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Possible resolution of nurses' strike on the horizon

The two sides in the long-running dispute are to respond to a compromise bid by 6 pm on Monday.

KT chair Markku Jalonen (on the left), National Conciliator Anu Sajavaara in talks with union chairs in late August. Image: Emmi Korhonen / Lehtikuva

National Conciliator Anu Sajavaara has issued a settlement proposal in the labour dispute in the nursing sector.

The state labour mediator announced the settlement proposal on Twitter on Sunday evening, saying that the parties to the dispute must accept or reject the bid by 6 pm Monday.

The Tehy and Super unions are representing the nurses while and the Local Government and County Employers' group KT represents management.

When asked by Yle, the parties to the dispute declined to say whether they would accept the offer. The boards of the three organisations are meeting on Monday to weigh the details of the proposal.

The content of the settlement proposal will not be made public until the parties have given their answers.

Nurses demand bigger raises

The three groups have met frequently at Sajavaara's office in recent weeks amid a series of threatened strikes, most of which were postponed or overruled by courts and government authorities due to concerns over patient safety.

Two weeks ago, the centre-left government pushed through the controversial Patient Safety Act, which limits nurses' rights to strike. Super and Tehy condemned it as a forced labour law that would not help resolve the country's chronic nursing shortage.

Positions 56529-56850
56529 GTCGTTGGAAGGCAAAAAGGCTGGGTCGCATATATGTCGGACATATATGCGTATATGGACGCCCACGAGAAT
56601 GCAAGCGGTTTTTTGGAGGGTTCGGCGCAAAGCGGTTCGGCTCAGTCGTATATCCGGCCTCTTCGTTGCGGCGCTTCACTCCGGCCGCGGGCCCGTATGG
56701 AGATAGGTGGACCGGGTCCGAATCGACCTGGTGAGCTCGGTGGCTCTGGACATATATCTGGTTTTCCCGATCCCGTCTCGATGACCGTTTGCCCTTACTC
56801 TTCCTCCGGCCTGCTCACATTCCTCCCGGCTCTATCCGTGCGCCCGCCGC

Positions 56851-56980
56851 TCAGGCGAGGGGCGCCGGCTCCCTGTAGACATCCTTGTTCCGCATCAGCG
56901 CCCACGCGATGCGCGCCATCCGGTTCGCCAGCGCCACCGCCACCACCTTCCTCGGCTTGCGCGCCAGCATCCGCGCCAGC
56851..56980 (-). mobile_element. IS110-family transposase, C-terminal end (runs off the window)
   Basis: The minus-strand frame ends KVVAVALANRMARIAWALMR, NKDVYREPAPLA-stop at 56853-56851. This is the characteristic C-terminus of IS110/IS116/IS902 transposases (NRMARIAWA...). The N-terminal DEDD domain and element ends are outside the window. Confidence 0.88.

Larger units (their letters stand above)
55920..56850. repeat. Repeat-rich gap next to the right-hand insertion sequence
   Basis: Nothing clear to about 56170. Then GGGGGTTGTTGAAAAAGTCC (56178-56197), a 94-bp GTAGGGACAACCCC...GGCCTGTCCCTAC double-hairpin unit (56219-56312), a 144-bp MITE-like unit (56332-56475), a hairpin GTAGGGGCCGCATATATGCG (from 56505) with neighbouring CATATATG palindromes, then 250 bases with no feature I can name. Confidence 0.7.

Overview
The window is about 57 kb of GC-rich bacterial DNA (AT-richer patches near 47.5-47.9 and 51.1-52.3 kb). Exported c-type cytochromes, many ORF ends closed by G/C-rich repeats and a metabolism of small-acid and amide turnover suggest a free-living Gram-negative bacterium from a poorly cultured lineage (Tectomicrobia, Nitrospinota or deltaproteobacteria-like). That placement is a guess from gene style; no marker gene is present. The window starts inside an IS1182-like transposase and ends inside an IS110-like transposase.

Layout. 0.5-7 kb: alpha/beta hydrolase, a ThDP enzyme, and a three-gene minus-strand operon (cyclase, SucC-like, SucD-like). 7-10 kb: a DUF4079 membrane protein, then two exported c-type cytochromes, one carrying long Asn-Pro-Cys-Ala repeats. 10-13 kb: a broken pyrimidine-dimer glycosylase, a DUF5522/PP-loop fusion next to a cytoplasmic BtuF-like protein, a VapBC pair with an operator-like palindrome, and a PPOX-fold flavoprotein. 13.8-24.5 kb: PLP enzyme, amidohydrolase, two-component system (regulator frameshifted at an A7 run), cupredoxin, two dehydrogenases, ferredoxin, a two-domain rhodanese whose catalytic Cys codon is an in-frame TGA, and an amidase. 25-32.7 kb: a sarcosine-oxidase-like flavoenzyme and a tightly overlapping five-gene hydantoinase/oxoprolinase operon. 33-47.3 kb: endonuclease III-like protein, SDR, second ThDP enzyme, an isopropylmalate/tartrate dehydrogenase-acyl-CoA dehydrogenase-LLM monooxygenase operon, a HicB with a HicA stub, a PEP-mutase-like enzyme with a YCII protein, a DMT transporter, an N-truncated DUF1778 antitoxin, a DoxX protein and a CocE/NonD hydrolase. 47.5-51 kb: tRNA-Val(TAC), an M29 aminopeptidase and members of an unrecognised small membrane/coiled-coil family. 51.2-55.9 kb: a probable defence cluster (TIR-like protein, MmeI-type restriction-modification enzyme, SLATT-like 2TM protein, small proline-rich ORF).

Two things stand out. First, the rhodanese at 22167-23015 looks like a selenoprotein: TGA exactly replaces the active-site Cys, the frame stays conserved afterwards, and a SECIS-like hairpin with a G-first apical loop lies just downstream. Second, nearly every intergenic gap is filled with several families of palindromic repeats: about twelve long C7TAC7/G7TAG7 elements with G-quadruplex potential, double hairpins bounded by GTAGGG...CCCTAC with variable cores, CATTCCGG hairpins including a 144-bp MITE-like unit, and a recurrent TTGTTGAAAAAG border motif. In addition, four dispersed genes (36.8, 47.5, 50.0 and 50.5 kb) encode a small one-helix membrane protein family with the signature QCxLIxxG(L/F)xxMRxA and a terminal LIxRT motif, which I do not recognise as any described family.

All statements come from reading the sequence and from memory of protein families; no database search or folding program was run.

No new strike warnings are pending at the moment. The District Court of Helsinki blocked strikes targeting intensive care units in Southwest Finland and Kanta-Häme, as well as in home care in Helsinki. The unions have promised striking nurses compensation of 100 euros per day for up to 45 days and a guarantee that they will get their jobs back.

Nursing unions have also threatened mass layoffs if their demands are not met. The threatened mass resignations would be aimed at specialised hospital care and home care, but the unions have not revealed any specific dates or targets.

Working conditions in the municipal sector have been hotly debated since the beginning of the year. A previous wage proposal by a conciliation board was accepted by other municipal employees' organisations, but Super and They have held out for better pay and conditions for nursing staff, who came under severe pressure during the Covid crisis.

The proposal accepted by other municipal employees' groups will assure them wage increases outpacing wage rises in export sectors by about one percent annually over the next five years.

The nurses' unions demand that their salary increases should be 3.6 percentage points higher than those in the export sectors, which have traditionally been more male-dominated and better-paid. The employers' group KT has called this "impossible".

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